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Letter from Patrick Henry on being governor... The Declaration of Independence is read...

Item # 644093

September 26, 1776

THE LONDON CHRONICLE, England, Sept. 26, 1776 

* Declaration of Independence is read
* Patrick Henry letter - Revolutionary War
* Great year to have (1776)

This issue has all of pages 1 & 2 taken up with American war reports, beginning with: "Advices From America" which includes a report datelined from New York, July 15 concerning a letter to be delivered to Washington, plus a dateline of "Philadelphia : In Congress, July 19" beginning: "Resolved, that general Washington, in refusing to receive a letter said to be sent from Lord Howe addressed to George Washington, acted with a dignity becoming his station & therefore this congress do highly approve the same..." and more, signed in type: John Hancock, President. This is followed by another resolve from Congress concerning circular letters forwarded to Congress by General Washington.
Also on the ftpg. is a letter signed by: Howe, from the ship "Eagle, of the coast of the province of Massachusetts's Bay" which is essentially a prefacing letter for his "Declaration" printed here as well for: "...granting his free and general pardons to all those who, in the tumult and disaster of the times, may have deviated from their just allegiance & who are willing, by a speedy return to their duty, to reap the benefits of the royal favour & also for declaring, in his majesty's name any colony, province, county, town, port, district, or place to be at the peace of his majesty...that pardon shall be granted...for promoting such measures as shall be conducive to the establishment of legal government & peace..." signed in type: Howe, and printed: "By order of the congress, John Hancock, President".
This is followed by a report "From the Virginia Gazette, Williamsburgh, July 5" which begins: "The following are the appointments under the new plan of government. Patrick Henry, Junior, Esq., governor..." followed by other appointments. This is followed by a  note that: "Upon Colonel Henry's being chosen our governor...he delivered the following letter..." which is followed by Patrick Henry's letter of acceptance of the office of governor carrying over to page 2 where it is signed in type: P. Henry, junior.
Much war-related new continues on page 2 including: "In Congress, June 26, 1776.. Resolved, that a bounty of ten dollars be given to every non-commissioned officer and soldier who will enlist to serve for the term of three years." There is also a letter from Lt. Col. Campbell to General Howe dated at Boston, June 19, 1776 which begins: "I am sorry to inform you that it has been my unfortunate lot to have fallen into the hands of the Americans in the middle of Boston harbour..." followed by the details which take over half the page & signed by him in type: Archibald Campbell (see for portions). Archibald Campbell was one of England's finest military leaders with his efforts in the South, following his nearly two years as a prisoner, as described here.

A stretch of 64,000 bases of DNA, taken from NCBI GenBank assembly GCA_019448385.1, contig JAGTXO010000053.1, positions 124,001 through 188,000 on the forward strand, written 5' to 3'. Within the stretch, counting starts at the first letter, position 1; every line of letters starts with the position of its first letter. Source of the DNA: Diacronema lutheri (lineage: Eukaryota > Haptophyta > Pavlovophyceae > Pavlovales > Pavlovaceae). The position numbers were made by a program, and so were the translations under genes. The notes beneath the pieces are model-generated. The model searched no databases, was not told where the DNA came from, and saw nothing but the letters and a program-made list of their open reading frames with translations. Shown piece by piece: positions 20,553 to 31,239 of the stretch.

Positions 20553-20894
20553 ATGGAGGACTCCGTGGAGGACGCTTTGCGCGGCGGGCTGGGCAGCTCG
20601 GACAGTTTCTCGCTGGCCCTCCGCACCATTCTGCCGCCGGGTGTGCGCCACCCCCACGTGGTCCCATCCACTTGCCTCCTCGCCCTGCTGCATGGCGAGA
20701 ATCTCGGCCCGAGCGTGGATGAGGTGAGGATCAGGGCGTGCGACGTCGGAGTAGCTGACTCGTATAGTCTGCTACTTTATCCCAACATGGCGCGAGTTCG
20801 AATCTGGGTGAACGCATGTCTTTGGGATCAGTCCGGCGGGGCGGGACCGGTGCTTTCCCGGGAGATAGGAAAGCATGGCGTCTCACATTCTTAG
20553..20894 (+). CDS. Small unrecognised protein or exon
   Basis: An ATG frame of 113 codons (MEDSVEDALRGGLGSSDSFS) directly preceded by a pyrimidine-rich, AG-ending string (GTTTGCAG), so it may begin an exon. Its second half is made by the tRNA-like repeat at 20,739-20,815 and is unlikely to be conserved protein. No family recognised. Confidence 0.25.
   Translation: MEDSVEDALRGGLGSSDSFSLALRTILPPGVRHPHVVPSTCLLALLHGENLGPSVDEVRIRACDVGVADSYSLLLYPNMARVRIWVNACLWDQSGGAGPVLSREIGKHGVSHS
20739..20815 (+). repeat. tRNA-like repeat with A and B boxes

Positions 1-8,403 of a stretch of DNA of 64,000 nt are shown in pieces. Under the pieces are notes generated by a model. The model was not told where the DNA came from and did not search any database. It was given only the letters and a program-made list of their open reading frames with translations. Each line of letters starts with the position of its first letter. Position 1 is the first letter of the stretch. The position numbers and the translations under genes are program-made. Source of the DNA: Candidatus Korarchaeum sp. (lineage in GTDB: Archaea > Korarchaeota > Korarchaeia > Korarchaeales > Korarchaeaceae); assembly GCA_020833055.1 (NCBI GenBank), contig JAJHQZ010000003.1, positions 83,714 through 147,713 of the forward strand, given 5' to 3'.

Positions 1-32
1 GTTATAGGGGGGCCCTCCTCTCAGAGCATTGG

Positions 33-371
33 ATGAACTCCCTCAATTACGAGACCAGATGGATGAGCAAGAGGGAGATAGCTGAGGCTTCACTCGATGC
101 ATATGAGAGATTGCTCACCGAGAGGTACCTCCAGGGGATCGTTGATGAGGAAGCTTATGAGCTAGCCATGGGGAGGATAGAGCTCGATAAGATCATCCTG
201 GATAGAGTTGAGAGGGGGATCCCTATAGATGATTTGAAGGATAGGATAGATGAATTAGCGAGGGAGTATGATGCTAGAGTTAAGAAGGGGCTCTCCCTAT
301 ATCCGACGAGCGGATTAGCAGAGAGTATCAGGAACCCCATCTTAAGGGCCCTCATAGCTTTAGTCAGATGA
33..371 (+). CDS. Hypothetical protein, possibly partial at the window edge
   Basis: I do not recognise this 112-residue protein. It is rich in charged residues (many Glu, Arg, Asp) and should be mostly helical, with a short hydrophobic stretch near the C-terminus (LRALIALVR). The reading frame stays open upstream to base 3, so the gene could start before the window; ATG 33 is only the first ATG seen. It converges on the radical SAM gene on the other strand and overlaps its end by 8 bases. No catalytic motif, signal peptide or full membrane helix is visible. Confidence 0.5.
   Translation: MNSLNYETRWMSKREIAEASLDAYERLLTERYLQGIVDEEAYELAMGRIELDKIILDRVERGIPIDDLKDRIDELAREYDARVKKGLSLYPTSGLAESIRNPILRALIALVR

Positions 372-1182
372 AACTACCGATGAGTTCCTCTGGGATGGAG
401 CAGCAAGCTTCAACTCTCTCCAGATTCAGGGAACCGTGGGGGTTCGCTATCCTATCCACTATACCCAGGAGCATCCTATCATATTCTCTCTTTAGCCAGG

Also on page 2 is a terrific yet brief item from: "New York, July 11" including: "On Wednesday last, the declaration of independence was read at the head of each brigade of the continental army, posted at and near New York, and every where received with loud huzzas and the utmost demonstrations of joy." And also: "The same evening the equestrian statue of George III, which Tory pride & folly raised in the year 1770, was by the sons of freedom laid prostrate in the dirt..." with more. And a report from Trenton, New Jersey, July 8 notes: "The declaration of independence was proclaimed here, together with the constitution of the colony, of late established, & the resolve of the provincial congress for continuing the administration of justice during the interim."  Also from Princeton: "Last night Nassau hall was grandly illuminated and independency proclaimed under a triple volley of musketry & universal acclamations for the prosperity of the united colonies..." and yet another report from Williamsburg. 
The next page has a brief item: "The people of Maryland being divested of all hopes of relief from government, acceded to the independent declaration." as well as a "...Letter from Norfolk in Virginia, August 15, 1776" which begins: "I have taken this opportunity of giving you the earliest account of the skirmishes on the 10th instant. Lord Dunmore landed with about 2000 men two miles below this town over against a battery that General Lee has newly erected with some entrenchments..." and more (see). Yet another page has reports concerning the letter from Howe to Washington reported on the front page. And even the back page has some American content which includes: "...declared that rather than betray their king and country they would suffer imprisonment for any length of time...".
Simply a terrific issue with a wealth of great content. Eight pages, 8 1/2 by 11 1/4 inches, a minor stain near the top inside, nice condition.

Category: British